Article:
When you look in your medicine cabinet, chances are you're searching for help with incontinence, not worrying about making it worse. But some of the drugs you take every day may be doing just that: triggering incontinence or making a sensitive bladder overactive. Here are seven possible culprits:
Which ones: Alpha-blockers; brand names Cardura, Minipress, Hytrin; generic names doxazosin mesylate, prazosin hydrochloride, terazosin hydrochloride
Why they may be culprits: Alpha-blockers work to lower blood pressure by relaxing blood vessel walls. The trouble is, they also relax the bladder along with the blood vessels. And alpha-blockers can relax the urethra, the tube leading from the bladder to outside and the muscle at the neck of the bladder. This leaves you prone to stress incontinence, which is leakage when you sneeze, cough, laugh, run, or jump.
What to do: You can start by doing Kegel exercises to increase your ability to control the muscles of the bladder. Good muscle control might be able to overcome the relaxing effects of the alpha-blockers. But if leakage is really a problem, level with your doctor (despite the embarrassment -- he or she has heard it all) and ask to switch meds. Luckily, there are many options for controlling blood pressure, so your doctor can try using a calcium channel blocker or another class of medication that doesn't have this unfortunate effect on your bladder.
Which ones: Oral estrogen-only or combination estrogen and progesterone pills
Why they may be culprits: This came as a surprise discovery a few years ago, and experts don't know what exactly is going on. Until recently, hormone therapy was actually thought to help with incontinence, but it's now known to trigger or worsen both stress and urge incontinence.
What to do: Talk to your doctor about using topical hormones, such as estrogen and progesterone in cream form, or estrogen patches, which seem to have far fewer incidences of this side effect than oral hormone pills. In fact, for some women topical estrogen applied as a cream or patch helps prevent or lessen incontinence. You can also try progesterone-only therapy, either oral or cream, which hasn't been found to be associated with incontinence. Like so many hormone-related side effects, this one is very individual; it's important to experiment and see what works for you.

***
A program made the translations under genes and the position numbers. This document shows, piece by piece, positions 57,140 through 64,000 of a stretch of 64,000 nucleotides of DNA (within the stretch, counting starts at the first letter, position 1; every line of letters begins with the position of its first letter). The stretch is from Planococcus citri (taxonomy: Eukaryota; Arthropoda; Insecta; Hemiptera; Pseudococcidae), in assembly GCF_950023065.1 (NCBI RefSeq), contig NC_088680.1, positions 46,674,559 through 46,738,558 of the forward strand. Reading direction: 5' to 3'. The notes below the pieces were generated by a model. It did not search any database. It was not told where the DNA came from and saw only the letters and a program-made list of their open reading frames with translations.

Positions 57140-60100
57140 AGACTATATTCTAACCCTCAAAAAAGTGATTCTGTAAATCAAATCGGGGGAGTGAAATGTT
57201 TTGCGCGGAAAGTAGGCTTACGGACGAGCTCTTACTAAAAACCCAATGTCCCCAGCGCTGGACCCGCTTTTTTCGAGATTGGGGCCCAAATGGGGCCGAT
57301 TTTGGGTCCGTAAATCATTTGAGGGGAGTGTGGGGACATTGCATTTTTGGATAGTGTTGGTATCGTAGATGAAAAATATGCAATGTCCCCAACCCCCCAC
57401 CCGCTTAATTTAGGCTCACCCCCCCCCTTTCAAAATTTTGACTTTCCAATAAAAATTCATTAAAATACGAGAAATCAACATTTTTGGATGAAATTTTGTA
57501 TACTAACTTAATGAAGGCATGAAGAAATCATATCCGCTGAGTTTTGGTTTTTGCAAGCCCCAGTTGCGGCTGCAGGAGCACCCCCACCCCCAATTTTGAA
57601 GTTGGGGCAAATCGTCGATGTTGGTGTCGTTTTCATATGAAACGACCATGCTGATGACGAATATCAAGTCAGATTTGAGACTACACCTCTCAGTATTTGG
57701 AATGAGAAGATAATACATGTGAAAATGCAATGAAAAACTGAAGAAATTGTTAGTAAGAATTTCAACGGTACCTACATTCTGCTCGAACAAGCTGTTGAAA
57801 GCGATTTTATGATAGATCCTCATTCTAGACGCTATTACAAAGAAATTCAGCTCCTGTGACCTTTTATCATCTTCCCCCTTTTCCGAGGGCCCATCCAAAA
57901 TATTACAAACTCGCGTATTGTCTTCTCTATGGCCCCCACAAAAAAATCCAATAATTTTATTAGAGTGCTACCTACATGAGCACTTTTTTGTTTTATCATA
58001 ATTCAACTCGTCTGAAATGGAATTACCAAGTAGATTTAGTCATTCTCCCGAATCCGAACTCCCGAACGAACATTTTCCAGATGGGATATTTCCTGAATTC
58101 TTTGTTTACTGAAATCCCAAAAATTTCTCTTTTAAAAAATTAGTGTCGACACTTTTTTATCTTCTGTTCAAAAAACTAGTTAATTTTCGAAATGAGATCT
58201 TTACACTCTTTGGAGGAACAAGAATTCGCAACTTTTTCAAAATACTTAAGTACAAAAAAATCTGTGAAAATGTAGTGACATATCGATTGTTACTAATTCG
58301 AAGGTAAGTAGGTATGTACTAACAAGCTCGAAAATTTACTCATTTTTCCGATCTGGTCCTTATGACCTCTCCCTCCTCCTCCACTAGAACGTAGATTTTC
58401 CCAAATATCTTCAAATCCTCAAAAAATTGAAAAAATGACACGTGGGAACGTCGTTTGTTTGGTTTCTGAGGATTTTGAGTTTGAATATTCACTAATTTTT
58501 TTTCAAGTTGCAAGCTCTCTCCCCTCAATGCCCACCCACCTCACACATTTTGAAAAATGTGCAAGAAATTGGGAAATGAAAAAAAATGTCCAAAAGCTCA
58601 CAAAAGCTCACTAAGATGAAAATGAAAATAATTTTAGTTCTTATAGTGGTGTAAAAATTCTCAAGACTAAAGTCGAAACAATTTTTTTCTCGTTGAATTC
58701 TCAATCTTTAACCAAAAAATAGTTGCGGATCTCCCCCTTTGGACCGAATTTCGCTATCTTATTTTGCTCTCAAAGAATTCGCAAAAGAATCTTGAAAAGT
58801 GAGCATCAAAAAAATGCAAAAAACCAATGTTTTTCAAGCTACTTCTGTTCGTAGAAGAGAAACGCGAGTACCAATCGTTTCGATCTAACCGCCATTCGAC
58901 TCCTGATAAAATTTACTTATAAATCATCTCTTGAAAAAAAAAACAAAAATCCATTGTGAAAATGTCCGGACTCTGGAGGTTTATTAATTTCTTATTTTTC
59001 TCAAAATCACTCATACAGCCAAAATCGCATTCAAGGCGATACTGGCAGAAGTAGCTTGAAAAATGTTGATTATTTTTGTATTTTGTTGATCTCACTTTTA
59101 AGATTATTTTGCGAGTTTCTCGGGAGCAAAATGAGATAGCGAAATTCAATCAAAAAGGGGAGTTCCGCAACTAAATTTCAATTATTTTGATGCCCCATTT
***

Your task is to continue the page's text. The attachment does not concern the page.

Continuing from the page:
Which ones: Drugs with anticholinergic effects, which means drugs that block the neurotransmitter acetylcholine; brand names Norpramin, Cogentin, Haldol, Risperdal; generic names nortriptylene, amitriptyline, desipramine, benztropine, haloperidol, risperidone
Why they may be culprits: These medications affect the elasticity of the bladder, preventing it from contracting all the way, so it doesn't fully empty. But urine continues to enter the bladder, leading to overflow incontinence, which happens when the bladder overfills and leaks without giving the signal to go.
What to do: If you think your antidepressant or another anticholinergic drug is affecting your bladder, talk to your doctor about switching to an alternative medication. Interestingly, some tricyclic antidepressants have been found to help with incontinence, so you may need to work with your prescribing doctor and try different ones until you find the one that works for you without unwanted side effects.